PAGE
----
WHAT IS A CASE DOCKET NUMBER?
To understand how to try a New Jersey Small Claims case, you must understand what a docket number is.   Each case is assigned an identification number when the complaint is filed with the court.   This number is used on all documents filed with the court and is the number that identifies your case for the trial.   New Jersey Small Claims cases are identified by the number that the New Jersey Small Claims Court assigns to the complaint – a number beginning in “SC”.  “SC” stands for New Jersey Small Claims Court.  Special Civil complaints are identified by the number that the court assigns to the complaint – a number beginning in “DC”.   “DC” stands for “New Jersey District Court” – the old name for Special Civil Part Court.  


WHAT RULES APPLY TO THE NEW JERSEY SMALL CLAIMS COURT TRIAL?
To understand how to handle a New Jersey Small Claims Court trial, you must understand what rules apply to the court.  The general rules of practice and procedure in the Special Civil Part, including the provisions of R. 1:40-6, shall apply to the Small Claims Section except that any authorized officer or employee may prosecute and defend on behalf of a party which is a business entity, whether formally incorporated or not, claims originating with and not held by transfer or assignment to that business entity, provided that such officer or employee is neither a suspended or disbarred attorney nor one who has resigned. This exception shall apply to every action cognizable in the Small Claims Section whether or not the complaint has been filed in the Small Claims Court. Notice in the Small Claims Section shall be by summons as provided by R. 6:2-1, and actions in Small Claims Court shall be disposed of on the return day unless adjourned by the Small Claims Court. Upon the filing of your Small Claims counterclaim for a sum in excess of the monetary limit of the Small Claims Section, the action shall be transferred to the Special Civil Part proper upon payment by the Small Claims defendant of the required fees.


WHY DO YOU NEED TO WIN THE TRIAL THE FIRST TIME?
Never believe that if you lose the first time, you will have a good chance of getting another chance to win your case.   If you lose your trial, it shall very likely be too expensive and too difficult to reverse the loss you suffered.  Motions for a new trial are infrequently granted.   Appeals require you to pay a filing fee of $200 with the Notice of Appeal and deposit $300 with the Clerk of the Appellate Division within 30 days of the Notice of Appeal.   The deposit may be used to pay settlement or court costs if you lose the appeal.  Most appeals are unsuccessful and even attorneys find appeals very challenging.  Nonattorneys usually have their appeal papers rejected by the appeals court because the requirement for appeal paperwork are very strict and difficult to master.    Put serious effort into winning the case at trial or don’t bother even trying the case!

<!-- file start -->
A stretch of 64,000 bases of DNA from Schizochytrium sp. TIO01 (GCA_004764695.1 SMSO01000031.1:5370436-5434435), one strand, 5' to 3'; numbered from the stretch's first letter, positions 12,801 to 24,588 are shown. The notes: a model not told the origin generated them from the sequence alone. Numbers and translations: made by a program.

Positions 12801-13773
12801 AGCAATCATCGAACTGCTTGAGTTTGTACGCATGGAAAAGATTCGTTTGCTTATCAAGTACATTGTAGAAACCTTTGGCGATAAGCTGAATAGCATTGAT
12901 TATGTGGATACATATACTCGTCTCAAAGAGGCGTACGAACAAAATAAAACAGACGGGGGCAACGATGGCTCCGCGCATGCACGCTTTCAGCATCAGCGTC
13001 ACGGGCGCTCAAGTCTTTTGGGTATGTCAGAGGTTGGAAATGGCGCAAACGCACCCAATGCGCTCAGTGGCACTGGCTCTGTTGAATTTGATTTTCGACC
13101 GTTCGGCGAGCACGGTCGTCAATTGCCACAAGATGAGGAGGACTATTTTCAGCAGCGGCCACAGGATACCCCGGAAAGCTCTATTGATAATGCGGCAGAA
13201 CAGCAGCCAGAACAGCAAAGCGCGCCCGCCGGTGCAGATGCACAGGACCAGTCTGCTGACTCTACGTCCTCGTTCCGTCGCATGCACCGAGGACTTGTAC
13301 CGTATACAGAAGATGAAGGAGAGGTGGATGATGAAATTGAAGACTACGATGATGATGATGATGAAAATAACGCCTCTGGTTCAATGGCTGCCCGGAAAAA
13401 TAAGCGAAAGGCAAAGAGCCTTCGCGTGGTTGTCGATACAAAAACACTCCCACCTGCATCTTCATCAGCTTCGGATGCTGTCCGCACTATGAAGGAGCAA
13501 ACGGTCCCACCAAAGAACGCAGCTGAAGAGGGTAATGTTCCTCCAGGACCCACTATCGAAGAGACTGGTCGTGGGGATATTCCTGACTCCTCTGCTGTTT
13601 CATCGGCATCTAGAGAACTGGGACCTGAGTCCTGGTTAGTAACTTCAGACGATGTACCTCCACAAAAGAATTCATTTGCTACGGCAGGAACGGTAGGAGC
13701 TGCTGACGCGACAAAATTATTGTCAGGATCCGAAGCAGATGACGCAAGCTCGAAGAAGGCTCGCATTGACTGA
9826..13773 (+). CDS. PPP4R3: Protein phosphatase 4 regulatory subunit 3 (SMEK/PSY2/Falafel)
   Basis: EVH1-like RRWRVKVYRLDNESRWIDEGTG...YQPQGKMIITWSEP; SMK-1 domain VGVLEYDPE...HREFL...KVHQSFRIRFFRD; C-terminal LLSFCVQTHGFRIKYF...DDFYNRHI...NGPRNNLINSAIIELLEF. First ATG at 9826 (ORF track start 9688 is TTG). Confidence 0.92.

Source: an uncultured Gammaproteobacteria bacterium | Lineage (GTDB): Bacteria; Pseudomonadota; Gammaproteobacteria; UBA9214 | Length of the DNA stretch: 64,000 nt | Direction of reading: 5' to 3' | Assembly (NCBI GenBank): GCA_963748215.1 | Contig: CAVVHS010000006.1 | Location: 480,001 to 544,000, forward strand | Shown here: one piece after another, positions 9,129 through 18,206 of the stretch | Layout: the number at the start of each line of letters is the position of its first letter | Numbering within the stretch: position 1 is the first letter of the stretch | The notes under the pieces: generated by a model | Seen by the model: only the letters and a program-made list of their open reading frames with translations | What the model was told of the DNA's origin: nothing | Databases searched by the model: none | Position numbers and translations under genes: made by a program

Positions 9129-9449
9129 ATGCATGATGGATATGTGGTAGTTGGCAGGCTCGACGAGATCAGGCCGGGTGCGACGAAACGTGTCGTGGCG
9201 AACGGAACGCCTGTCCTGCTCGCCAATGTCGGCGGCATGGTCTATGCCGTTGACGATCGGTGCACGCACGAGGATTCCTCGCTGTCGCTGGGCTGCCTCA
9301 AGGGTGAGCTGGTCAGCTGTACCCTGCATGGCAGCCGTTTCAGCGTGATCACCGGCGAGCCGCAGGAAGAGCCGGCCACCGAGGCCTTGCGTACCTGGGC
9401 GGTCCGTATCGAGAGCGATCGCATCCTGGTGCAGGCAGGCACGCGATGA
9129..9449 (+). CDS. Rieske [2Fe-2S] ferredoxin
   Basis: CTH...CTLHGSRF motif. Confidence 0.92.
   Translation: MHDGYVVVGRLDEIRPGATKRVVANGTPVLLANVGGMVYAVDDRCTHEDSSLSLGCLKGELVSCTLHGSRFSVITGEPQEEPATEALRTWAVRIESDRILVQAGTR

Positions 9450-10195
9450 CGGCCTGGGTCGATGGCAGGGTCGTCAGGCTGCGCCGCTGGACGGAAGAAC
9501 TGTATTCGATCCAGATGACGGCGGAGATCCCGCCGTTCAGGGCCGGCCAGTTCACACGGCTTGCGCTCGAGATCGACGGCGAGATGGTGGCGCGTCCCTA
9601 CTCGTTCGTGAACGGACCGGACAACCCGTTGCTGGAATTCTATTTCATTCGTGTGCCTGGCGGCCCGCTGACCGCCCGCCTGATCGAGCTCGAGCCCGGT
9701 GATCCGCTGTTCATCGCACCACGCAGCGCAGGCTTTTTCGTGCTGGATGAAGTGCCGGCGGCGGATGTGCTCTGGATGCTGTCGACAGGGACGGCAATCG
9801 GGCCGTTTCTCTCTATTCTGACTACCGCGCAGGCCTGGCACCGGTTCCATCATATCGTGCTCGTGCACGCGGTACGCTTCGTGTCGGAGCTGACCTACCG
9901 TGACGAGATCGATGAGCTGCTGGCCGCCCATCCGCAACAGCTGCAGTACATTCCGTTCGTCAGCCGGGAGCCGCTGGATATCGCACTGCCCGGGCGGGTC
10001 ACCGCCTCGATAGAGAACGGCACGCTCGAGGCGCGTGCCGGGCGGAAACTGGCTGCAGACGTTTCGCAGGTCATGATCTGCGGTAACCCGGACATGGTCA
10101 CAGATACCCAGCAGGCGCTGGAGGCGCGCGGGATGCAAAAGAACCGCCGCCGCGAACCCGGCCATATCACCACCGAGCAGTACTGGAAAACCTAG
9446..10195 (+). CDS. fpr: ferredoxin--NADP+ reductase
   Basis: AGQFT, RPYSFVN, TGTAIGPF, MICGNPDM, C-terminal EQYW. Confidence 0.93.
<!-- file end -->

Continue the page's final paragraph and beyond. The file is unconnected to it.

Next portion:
WHAT IS A NEW JERSEY SMALL CLAIMS SUMMONS?  
To know how to try a New Jersey Small Claims case, you must understand what a New Jersey Small Claims Summons is.  Many people mistakenly believe that a New Jersey Small Claims Summons is a lawsuit.   However, a New Jersey Small Claims Summons is not a lawsuit at all.  Instead, a New Jersey Small Claims Summons is a court document that “summons” you to appear in court for trial.   The plaintiff and the defendant must appear at the proper courthouse at the time and on the date stated on the New Jersey Small Claims summons, unless the court tells you something different. When you want to file a complaint in small claims, you must, in addition to preparing the complaint, prepare the New Jersey Small Claims Summons.


WHAT ARE THE HOURS OF THE SMALL CLAIMS COURT?
To understand how to handle a New Jersey Small Claims Court trial, you need to know the court’s hours.  The court is normally open Monday through Friday from 8:30 a.m. to 4:30 p.m.


WHERE ARE NEW JERSEY SMALL CLAIMS TRIALS HELD?
To understand how to try a New Jersey Small Claims case, it is first necessary to understand where New Jersey Small Claims trials are held and are heard by the Special Civil Part, Small Claims section.   New Jersey small claims court trials are held at the county courthouse in which the case is being handled.  Here are the addresses of the Superior Court Special Civil Part Courthouses: 


Atlantic County Special Civil Part 
Atlantic County Civil Courthouse 
1201 Bacharach Blvd. 
Atlantic City, NJ 08401 
(609)-594-3370 


Bergen County 
Special Civil Part 
Bergen County Justice Center 
Room 427, 10 Main Street Hackensack, NJ 07601 
(201 )-527-2730 


Burlington County 
Special Civil Part 
49 Rancocas Rd. 
Mount Holly, NJ 08060 
(609)-518-2865 


Camden County 
Hall of Justice 
101 S. 5th Street, Suite 150 Camden, NJ 08 103-4001 
(856)-379-2202 


Cape May County 
Special Civil Part 
9 N. Main Street 
Cape May Courthouse, NJ 08210 (609)-463-6502 


Cumberland County Special Civil Part 
60 West Broad Street Bridgeton, NJ 08302 (856)-453-4350 


Essex County 
Civil Customer Service 
Hall of Records 
Room 201 
465 Dr. Martin Luther King Jr. Blvd.